‘Freshness is an art’ – perhaps this is the slogan that best describes the Hungarian salad producer firm Eisberg's everyday life, according to its Managing Director, Zoltán Gazsi. “Nature is capricious, presenting our professional raw material suppliers with new and ever-increasing challenges especially during the last years. However, the combination of our strict quality assurance requirements, the modern technology available and our motivated team ensures that we can provide our customers with the crisp, high-quality salads they are used to every day of the year,” he says.
Eisberg Hungary is a firm renowned for great working culture and innovation, one that has maintained its market leader position for almost 30 years. It is part of the Swiss Bell Food Group that also owns the gastro firm Hügli Food and the Zimbo brand in Hungary. Revealing the ‘secret’ of success, the Managing Director points out to Diplomacy&Trade that they really take seriously the basic fundamentals of lean work: respect people – without that, nothing works. “The newly initiated TOPX lean program by Bell speeds up the lean work we started in 2009: continuous improvement day by day, harmonizing the processes to maintain high quality and supply, to get the best out of the raw materials by engaged workers and up-to-date technology.”
The COVID-19 effect
In April 2020, Eisberg Hungary lost close to 30% of its sales volume. “It was a drastic decrease. We managed to weather the crisis okay, we didn't lay off anybody. We hoped the downturn would end soon, people need good food whatever happens… Except for the gastro part of the business, it turned out to be true. This year, sales boom continues, – even gastro in the countryside –, due to local tourism. Most hotels were fully booked, prices sky high… Budapest is still missing tourism, a lot of restaurants still suffer, those who do well lack waiters and chefs. This situation increases the need for convenience, ready-to-eat products,” Zoltán Gazsi explains.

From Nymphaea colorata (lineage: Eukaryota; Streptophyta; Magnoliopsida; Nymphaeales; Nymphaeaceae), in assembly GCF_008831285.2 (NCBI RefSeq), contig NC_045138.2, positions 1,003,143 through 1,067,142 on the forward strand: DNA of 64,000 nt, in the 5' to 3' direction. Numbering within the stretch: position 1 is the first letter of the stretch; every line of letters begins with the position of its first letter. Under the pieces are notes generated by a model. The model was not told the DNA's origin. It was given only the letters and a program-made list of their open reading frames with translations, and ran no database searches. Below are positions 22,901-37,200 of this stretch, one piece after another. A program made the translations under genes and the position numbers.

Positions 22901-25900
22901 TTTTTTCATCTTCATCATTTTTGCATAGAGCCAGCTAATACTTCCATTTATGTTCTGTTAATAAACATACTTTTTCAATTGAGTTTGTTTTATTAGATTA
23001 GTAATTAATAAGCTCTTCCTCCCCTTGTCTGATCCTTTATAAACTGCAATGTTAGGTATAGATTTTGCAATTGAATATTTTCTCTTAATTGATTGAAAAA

Although sales run well, the profitability is under strong pressure due to weak HUF, high inflation, strong price increase of many crucial items: raw material, foil, cardboard, manpower, electricity. “We were actually lucky that we just finished a big building extension project before this big wave of building material price increases: the extra 2,000 sqm production surface consist of a new allergen room to handle cheese, meat, fish etc., ingredients of our new salad bowl range produced by our new salad bowl production line,” he adds.
Vertical farm cooperation
Vertical farming is an innovative method that not only eliminates agricultural runoffs, but also creates new employment opportunities in the urban areas. Escalating global population and its concerns for food security in limited arable land will positively drive the vertical farming industry size. Vertical farms exist in the United States and Asia, but not so much in Europe, yet. Global warming is making very big problems, losses for the suppliers, not only the heat itself but also heat combined with very hectic, big changes. So, one day most veggies will be grown protected, not only tomatoes and peppers, as it is now. “I happened to meet the head of Tungsram Innovation, Ferenc Pongrácz and we agreed that Eisberg, as innovative market leader, is the best to test and market their products from the newly opened farm. Firsthand we test microgreens, and the most sensitive items like baby leaves. Workers are wearing hair nets, masks, using fertilized scissors, etc. and a special auditing system is in place to secure the quality, so harvested products are ready to eat. It is expensive still, but we are sure that the higher losses will be in the fields, the more interest will go towards vertical farms,” the Managing Director points out.